Early on the morning of May 28, the stage at Madison Square Garden reserved for BMCC’s 45th Commencement Exercises was stacked with boxes, and students carried dry-cleaner bags with their gowns, calling out to each other as they pitched in, setting up chairs.
Three hours later, the BMCC banner was displayed behind the stage, boxes had been replaced with floral arrangements, rows of seating created an arc on the dais, and the BMCC Brass Ensemble was performing Aaron Copland’s “Fanfare for the Common Man,” aisles filling with friends and family finding their seats.
Greetings from the President, and CUNY dignitaries
BMCC President Antonio Pérez greeted the gathering, advising graduates, “through education you will clarify your goals and discover your gifts.” He spoke of the “storms” of life, and how everyone graduating that day had weathered them with the support of their loved ones. “You took a risk,” he said.
The Honorable Rita DeMartino, Member of the Board of Trustees, City University of New York (CUNY), in her address stressed that, “Education is the strategic architecture for your life,” closing with words that brought cheers from the audience: ¡Si, Se Puede! (Yes, we can!)
Dr. Alexandra Logue, CUNY’s Executive Vice Chancellor and University Provost, noted encouraging trends, such as the fact that while nationwide, only 16% of community college students graduate in three years or fewer, BMCC’s fall 2007 cohort raised that percentage to 55% -- a phenomenon attributed in part to the college’s successful Out-in-Two and ASAP programs.
Senator Schumer speaks
Keynote Speaker Charles Schumer, U.S. Senator from New York announced a “class gift” to the graduates, explaining that while lower-income students have access to various types of financial aid, in this economy, middle-class students need help, too.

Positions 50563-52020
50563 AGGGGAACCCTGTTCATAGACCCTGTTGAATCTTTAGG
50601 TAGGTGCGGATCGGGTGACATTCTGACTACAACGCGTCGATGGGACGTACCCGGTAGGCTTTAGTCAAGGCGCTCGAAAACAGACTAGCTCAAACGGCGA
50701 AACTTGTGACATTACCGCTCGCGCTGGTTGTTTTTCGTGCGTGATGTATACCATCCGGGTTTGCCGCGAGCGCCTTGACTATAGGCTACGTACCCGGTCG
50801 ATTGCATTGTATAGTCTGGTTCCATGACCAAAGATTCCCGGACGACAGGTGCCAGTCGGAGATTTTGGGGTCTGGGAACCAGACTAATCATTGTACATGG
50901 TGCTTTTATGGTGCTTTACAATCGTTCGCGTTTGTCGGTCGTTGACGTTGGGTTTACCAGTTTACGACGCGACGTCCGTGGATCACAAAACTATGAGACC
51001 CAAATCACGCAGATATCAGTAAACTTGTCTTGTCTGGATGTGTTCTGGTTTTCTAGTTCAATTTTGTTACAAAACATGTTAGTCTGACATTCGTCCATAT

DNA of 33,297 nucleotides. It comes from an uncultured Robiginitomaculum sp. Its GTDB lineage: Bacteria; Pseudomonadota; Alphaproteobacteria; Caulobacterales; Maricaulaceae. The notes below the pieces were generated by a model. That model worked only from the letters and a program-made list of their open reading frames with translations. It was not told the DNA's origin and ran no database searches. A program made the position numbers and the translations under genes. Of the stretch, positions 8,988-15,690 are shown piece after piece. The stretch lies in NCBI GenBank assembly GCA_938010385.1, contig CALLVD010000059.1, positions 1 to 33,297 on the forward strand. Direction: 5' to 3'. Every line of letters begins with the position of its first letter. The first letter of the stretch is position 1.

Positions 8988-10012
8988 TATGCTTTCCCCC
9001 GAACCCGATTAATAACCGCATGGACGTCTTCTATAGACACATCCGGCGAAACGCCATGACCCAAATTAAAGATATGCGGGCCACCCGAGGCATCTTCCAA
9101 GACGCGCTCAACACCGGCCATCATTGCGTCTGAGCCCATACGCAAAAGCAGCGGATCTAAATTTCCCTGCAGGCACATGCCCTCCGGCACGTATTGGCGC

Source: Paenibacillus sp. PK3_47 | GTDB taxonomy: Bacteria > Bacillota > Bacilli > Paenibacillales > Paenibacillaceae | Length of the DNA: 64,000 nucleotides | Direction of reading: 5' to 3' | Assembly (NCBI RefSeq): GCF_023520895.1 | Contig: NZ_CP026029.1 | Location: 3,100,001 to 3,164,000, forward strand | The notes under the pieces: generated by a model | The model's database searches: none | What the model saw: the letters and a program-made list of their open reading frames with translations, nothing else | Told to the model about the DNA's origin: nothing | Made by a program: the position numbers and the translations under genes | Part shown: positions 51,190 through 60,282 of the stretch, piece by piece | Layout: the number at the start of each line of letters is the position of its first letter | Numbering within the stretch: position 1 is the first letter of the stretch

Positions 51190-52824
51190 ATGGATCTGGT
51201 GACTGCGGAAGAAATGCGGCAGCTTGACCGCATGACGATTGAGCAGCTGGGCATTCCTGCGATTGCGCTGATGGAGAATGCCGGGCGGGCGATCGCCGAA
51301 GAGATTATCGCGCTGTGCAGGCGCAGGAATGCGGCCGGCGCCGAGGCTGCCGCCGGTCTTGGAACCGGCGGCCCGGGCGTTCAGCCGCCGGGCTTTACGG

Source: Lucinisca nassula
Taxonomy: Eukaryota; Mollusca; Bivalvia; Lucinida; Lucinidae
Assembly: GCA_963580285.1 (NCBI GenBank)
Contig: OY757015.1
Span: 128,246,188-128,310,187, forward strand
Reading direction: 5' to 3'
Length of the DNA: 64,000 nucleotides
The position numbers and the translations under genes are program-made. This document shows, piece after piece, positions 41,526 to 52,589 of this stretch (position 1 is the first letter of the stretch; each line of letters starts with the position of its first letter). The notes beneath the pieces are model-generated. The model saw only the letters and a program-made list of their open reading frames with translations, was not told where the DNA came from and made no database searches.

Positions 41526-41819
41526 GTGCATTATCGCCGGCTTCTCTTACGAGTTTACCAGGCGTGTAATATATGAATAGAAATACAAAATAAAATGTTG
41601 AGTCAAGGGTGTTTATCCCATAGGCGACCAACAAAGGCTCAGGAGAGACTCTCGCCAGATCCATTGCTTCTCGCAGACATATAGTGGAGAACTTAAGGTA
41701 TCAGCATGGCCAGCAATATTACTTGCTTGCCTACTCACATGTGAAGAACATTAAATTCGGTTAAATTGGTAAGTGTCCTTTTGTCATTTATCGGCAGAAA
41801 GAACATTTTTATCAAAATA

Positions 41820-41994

“So two years ago I wrote a law,” he said, referring to a college tuition tax credit in the federal economic stimulus package, “so you or your parents who pay for tuition can take $500 off your taxes for each year of college. But only if your family income is below,” and here he paused, “$200,000 a year!” -- an amount met with cheers by the audience, most of whom likely qualify for the aid.
But it was his parting words that seemed to most capture the energy in the room, and were taken up and chanted enthusiastically by the sea of graduates: “Go for it!”
Lin Ye, President of the BMCC Student Government Association, spoke to the assembly of his struggle to find his way in a new country, and the academic supports that helped him be successful at BMCC. “As an international student,” he said, “English was not my native language. But today I am a confident speaker,” words evoking spontaneous applause.
His mother, Shu Dongli, had traveled from her village of Hang Zhou, near Shanghai, China, to watch her son graduate. “Lin Ye studies and wants to work in finance,” she said, through an interpreter. “And this is the financial center of the world.”
Leslie-Ann Reid-Bacchus, Valedictorian, told her story of moving from Trinidad, where there was a neighborhood girl who “couldn’t even pronounce her own name.” That young girl had a part in shaping the area of study and career choice—speech pathology—Reid-Bacchus would eventually choose, at New York University where she enrolled after graduating this past year from BMCC.
“It took 21 years since high school for me to get here,” she said, referring to her time at BMCC, during which she not only earned a 4.0 GPA, but volunteered in a number of organizations including Out-in-Two, Each One Teach One, and New York Cares.
Seeds sowed: A Presidential Medalist, and graduates’ voices